Real Life

Swollen feet, social ‘ept-edness’ and flowers at the library

Swollen feet notwithstanding, I had a great night.  The library fundraiser went off without a (discernable) hitch.  Sure, a computer crashed during check-in but only because of an over-zealous book return.  The library was transformed in to spring-like bower (flowers by Whole Foods and 1-800-flowers).  Authors* hosted and honored – check.  Guests well-fed (wonderful food from Bakers’ Best) and entertained (Tom Ashbrook and Bill Novak  as hosts – check.  Great silent auction items scooped up – check.

The library was transformed by a team of dedicated volunteers and library employees who have been working towards this day since last year.  We range in age from 40 (ish) to 80 (ish) and share a love of books and the library. We are some or all of the following: visual, literary, quiet, chatty, giving, caring, considerate, kind, opinionated, employed, retired, SAHMs, socially adept**, talented, and dedicated.  We spend a good amount of time in the weeks leading up to the event putting together auction items, labels, programs, name tags, planning the catering, setting up the event, getting babysitters,chatting up the event to friends, selecting and buying books to go with each auction item (from the New England Mobile Book Fair  – long-standing supporters of the library) , and wrapping, wrapping, wrapping.  We are lucky to have a community that supports the library with donations of professional services, goods and one time events (Kiss 108 concert and tour of studio) and the wonderful people who host authors, bid on auction items, support the library with time, energy and showing up for events like this one.

* Authors celebrated last evening:  James Carroll, Anita Diamant, Lisa Genova, Jean Kilbourne, Sara Lawrence Lightfoot, Mitchell Zuckoff.

** I have the temerity to invent the word “ept” as in inept or adept in front of the editor of the local paper, The Newton Tab.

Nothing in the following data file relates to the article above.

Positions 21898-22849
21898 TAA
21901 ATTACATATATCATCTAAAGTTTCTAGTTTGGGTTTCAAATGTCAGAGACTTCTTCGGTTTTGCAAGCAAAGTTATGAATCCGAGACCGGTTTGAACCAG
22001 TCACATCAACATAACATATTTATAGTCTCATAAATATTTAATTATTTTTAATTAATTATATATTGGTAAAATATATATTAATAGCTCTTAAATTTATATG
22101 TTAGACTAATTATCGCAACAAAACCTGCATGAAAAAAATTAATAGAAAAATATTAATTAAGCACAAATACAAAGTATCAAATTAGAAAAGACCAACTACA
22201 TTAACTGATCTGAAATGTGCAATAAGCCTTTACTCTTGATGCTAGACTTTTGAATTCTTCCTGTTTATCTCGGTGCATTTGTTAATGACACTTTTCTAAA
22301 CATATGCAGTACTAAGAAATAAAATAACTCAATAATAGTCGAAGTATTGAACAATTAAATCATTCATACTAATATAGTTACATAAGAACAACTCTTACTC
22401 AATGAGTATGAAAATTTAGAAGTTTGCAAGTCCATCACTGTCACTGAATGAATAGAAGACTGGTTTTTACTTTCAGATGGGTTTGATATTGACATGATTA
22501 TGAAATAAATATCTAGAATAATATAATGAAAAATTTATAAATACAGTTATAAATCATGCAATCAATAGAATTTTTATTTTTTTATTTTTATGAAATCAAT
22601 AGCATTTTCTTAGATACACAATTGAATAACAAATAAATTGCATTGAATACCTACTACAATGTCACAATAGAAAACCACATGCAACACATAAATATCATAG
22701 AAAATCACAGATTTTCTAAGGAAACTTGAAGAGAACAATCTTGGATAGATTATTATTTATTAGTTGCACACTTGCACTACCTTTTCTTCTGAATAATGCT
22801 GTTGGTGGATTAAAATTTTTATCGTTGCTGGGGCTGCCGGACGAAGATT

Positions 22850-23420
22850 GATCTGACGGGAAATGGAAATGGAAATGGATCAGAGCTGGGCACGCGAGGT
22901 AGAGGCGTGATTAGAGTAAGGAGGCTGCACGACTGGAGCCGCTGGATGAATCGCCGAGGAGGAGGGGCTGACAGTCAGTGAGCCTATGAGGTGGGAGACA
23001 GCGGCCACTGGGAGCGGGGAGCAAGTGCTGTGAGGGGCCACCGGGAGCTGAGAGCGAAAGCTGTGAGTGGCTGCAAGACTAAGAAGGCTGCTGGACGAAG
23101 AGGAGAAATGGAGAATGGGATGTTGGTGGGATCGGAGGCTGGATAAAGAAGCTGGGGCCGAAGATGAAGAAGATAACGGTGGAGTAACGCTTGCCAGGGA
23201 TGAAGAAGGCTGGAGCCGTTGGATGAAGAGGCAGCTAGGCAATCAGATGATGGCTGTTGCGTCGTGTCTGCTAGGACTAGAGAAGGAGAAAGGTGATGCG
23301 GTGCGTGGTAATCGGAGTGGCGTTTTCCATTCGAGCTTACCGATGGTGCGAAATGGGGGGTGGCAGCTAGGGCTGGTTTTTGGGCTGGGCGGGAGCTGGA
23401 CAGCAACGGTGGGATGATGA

Cooked – in a good way

Friends have a way of keeping you connected and grounded.  They can also teach you a great deal.  This week I learned how to make a delicious rémoulade, baked rice and that stuffing garlic butter and herbs under chicken skin isn’t so gross if you do it with a friend.  I co-hosted a PTO progressive dinner (not here – thank you, R & G) and spent a day prepping dinner, running errands and ironing table linens. My co-host (and an amazing cook) did that and much more.  I will post the full recipes under the recipe page. All wonderful.

My favorite part of the day was, well, all of it. Prep-work flies by when chatting with friends and adding special ingredients and fielding  a flurry of calls for add-on items while shopping keeps things interesting.  The connections are wonderful: a local florist, the fabulously organized friend (and the point person for last night) who delivered gift bags to the hosts on her bike, and the other interesting parents we got to meet and re-connect with last night.  There was a nice balance of quiet and busy time, I ironed while watching an old movie with my children and later our children and a family friend helped serve the dinner and clean up.

Connecting with the school community is more of a challenge when middle school years start.  There are no hallway conversations at drop-off, pick-up or on the playground so you have to make more of an effort to connect with other parents and the school community. Not to worry!  There are always plenty of volunteer opportunities, both large and small.  Help with a teacher appreciation lunch or Principal’s coffee.  Heck, if you have more time – volunteer more!

Stop me before I volunteer again!

I really look like this.

It is true.  I have a problem saying no and it seems pretty pervasive among my friends.  This results in over-booking (you know, sure I have to get the kids to school by 8 but I can still get that batch of cookies I promised for the teacher lunch in).  When the idea or project is worthwhile, which they all are, it is really hard to say no.

I remember saying yes to my first committee before I even  knew what a committee was.  My children were very young at the time and I was thrilled (!) to be asked to contribute.  It was a great experience and I met some amazing women. All of the other things I have worked on since have been wonderful experiences, too.  It isn’t about not wanting to help. It is about making it work for you and your family.  Here is my new intent – I will say “I would really like to but am working on quite a bit now, can I think about it and get back to you?”   It isn’t a no, it is a delay until you can truly assess what the time commitment entails (If I say this to you, you saw it here first).  I am working on the balance that I need to make good on all of my intentions and not over-book (a family tradition).

Mammogram Day

Not such a red-letter day but a reminder to get your mammogram.  Yes, I know there was a study that said women don’t need an annual mammogram.  There is other information that says it is the right thing  to do.  Here is the link to the Susan G. Komen site  http://ww5.komen.org/ and the National Breast Cancer Foundation, Inc.  http://www.nationalbreastcancer.org/.  Good link to Time magazine about the controversy.  http://wellness.blogs.time.com/2009/11/17/new-mammogram-recommendations-spark-controversy-and-confusion/

1 48 49 50 51

%d bloggers like this: